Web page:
Having evolved with storytelling as a means to pass information across generations, our brains are powerfully attuned to narratives, so much so that we can recall well-told stories better than basic facts.
Stories play a powerful role in shaping the world we've created for ourselves, and it turns out they may even be able to dictate the rhythm of our own heartbeats.
A preliminary study looking at what happens in our bodies as we pay attention to these tales has found our hearts start beating in unison – even if we're miles away from each other.
"Why does your heart rate go up and down like that?" asks study co-author and biomedical engineer Lucas Parra on Twitter.
"We think it is because you need to be ready to act, at a moment's notice. And for that, you need to know what is going on around you. In other words, you need to be conscious of what is happening. Even if it is just a story."
Paris Brain Institute neuroscientist Pauline Pèrez and colleagues monitored volunteers' heart rates during a series of experiments, using an electrocardiogram.
Listening to a 1-minute snippet of 20,000 Leagues Under the Sea in one experiment, or a few minutes of instructional videos in another, heart rates were seen to synchronize between study participants, regardless of where they were.
The instructional video showed this phenomenon was not tied with emotion, which is something previous studies have theorized after observing this synchrony in people watching the same movie.
But disrupting the volunteers' concentration – by making them count backwards or subjecting them to distracting sounds – diminished their heart's synchronicity, and their ability to recall the narrative.
Memory retention has been shown to align with conscious perception, so this suggests our hearts play a beat in time with our mind's conscious processing of the narrative, the researchers explain.
"What's important is that the listener is paying attention to the actions in the story," says Paris Brain Institute neuroscientist Jacobo Sitt. "It's not about emotions, but about being engaged and attentive, and thinking about what will happen next. Your heart responds to those signals from the brain."
In a final experiment, the researchers even tested this on 19 unconscious patients along with 24 healthy volunteers. As predicted, most of the patients failed to synchronize their heart rates, all except for two. One of these went on to regain full consciousness.
"These results suggest that the patients' [synchronized heartbeats] might carry prognostic information with a specific emphasis on conscious verbal processing," the team writes in their paper.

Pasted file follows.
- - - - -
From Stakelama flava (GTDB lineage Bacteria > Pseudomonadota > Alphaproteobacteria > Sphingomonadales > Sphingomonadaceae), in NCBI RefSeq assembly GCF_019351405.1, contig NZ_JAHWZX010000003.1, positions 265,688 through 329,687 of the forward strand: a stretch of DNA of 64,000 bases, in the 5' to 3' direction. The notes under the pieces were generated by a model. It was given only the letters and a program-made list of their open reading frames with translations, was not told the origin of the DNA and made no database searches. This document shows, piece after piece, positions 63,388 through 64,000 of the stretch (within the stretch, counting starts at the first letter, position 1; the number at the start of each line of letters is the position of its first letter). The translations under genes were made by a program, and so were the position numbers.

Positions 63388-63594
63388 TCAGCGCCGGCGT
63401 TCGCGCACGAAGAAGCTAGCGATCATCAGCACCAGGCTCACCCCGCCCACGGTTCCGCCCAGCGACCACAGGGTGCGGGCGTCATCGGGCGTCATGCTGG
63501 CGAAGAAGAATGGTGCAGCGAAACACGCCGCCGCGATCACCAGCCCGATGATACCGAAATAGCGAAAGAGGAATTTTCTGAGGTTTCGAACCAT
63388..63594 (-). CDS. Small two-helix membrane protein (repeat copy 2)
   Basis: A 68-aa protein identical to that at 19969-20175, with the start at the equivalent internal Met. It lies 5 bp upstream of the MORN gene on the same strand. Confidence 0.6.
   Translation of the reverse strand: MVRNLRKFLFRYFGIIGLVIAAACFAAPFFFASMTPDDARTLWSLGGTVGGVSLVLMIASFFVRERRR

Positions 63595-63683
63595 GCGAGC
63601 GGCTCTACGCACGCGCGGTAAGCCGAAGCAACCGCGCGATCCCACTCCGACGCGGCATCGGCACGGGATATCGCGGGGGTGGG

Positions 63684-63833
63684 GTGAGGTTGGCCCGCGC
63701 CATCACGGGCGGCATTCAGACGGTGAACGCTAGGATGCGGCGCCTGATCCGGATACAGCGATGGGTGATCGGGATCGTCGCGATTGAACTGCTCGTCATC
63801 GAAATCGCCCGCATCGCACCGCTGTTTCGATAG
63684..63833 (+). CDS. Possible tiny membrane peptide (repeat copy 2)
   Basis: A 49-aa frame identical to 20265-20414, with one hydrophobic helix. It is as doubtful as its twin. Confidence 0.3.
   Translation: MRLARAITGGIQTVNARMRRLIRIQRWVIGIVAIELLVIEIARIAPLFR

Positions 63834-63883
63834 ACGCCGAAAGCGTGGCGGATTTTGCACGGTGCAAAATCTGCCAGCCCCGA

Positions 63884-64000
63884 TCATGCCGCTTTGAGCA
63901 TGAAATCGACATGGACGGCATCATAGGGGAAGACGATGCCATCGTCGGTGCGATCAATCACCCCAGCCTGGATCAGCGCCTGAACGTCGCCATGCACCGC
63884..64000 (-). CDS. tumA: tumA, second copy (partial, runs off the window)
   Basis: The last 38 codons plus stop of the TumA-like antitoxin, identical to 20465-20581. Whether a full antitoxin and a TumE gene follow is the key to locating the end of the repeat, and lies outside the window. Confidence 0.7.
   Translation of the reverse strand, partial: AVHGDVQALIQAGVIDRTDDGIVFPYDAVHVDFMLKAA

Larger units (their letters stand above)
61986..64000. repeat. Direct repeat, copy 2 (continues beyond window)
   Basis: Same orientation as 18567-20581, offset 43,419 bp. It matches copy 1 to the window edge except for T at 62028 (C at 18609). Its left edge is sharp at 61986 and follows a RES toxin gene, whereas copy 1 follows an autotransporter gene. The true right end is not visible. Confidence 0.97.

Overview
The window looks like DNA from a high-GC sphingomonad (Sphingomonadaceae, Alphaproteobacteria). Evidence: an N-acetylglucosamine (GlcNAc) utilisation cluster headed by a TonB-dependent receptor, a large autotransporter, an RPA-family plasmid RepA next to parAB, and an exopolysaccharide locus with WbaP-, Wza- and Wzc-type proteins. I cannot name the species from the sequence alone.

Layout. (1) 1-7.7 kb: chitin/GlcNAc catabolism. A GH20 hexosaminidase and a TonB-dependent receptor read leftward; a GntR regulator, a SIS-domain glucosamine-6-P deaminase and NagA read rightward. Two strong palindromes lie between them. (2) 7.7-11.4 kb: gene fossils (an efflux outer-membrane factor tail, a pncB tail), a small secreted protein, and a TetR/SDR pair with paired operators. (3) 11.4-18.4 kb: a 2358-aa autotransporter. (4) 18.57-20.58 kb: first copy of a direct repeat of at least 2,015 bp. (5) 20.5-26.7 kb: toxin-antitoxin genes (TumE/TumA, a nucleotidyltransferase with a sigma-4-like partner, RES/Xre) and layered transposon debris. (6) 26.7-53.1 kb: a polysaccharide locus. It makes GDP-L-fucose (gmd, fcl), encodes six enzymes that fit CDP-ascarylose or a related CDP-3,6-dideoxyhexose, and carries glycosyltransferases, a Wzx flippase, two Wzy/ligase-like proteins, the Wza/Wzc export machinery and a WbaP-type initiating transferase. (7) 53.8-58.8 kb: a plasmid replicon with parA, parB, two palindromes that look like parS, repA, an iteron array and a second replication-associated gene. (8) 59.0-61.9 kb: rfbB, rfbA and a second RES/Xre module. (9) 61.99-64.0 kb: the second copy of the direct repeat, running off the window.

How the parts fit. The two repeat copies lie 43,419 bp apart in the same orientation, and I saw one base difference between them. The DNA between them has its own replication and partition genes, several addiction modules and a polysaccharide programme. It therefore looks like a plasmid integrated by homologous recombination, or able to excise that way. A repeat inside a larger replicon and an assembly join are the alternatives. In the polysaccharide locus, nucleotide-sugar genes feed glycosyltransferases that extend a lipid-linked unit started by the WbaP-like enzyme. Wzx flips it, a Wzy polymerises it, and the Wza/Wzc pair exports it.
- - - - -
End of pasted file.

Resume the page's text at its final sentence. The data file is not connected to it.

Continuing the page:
Aside from changes from physical activity and other stressors, the rhythms of our hearts fluctuate naturally all the time. This has been attributed to autonomic processes – the automatic, unconscious parts of our bodies' regulation, but this study shows conscious processes play a role too.
"There's a lot of literature demonstrating that people synchronize their physiology with each other. But the premise is that somehow you're interacting and physically present in the same place," says Parra.
"What we have found is that the phenomenon is much broader, and that simply following a story and processing stimulus will cause similar fluctuations in people's heart rates. It's the cognitive function that drives your heart rate up or down."
Pèrez and team suspect that individual words (as well as the overall meaning of the narrative and the emotions they inspire) drive the synchronicity, and they note a cohesive narrative is crucial to create synchronized activity seen in brain scans.
But they caution that this is a very small study, with each of the experiments consisting of only 20-30 subjects, so the results will need to be verified with larger groups of people. Comparisons with brain scans could possibly help determine if narratives are indeed the cause of the heartbeat synchronicity too.
"Neuroscience is opening up in terms of thinking of the brain as part of an actual anatomical, physical body," says Parra.
"This research is a step in the direction of looking at the brain-body connection more broadly, in terms of how the brain affects the body."
"People think they react to the world in their particular way," adds biomedical engineer Jens Madsen from the City College of New York. "[But] even our hearts react in a very similar way when we listen to short stories. That makes me smile. We're all human."
This research was published in Cell Reports.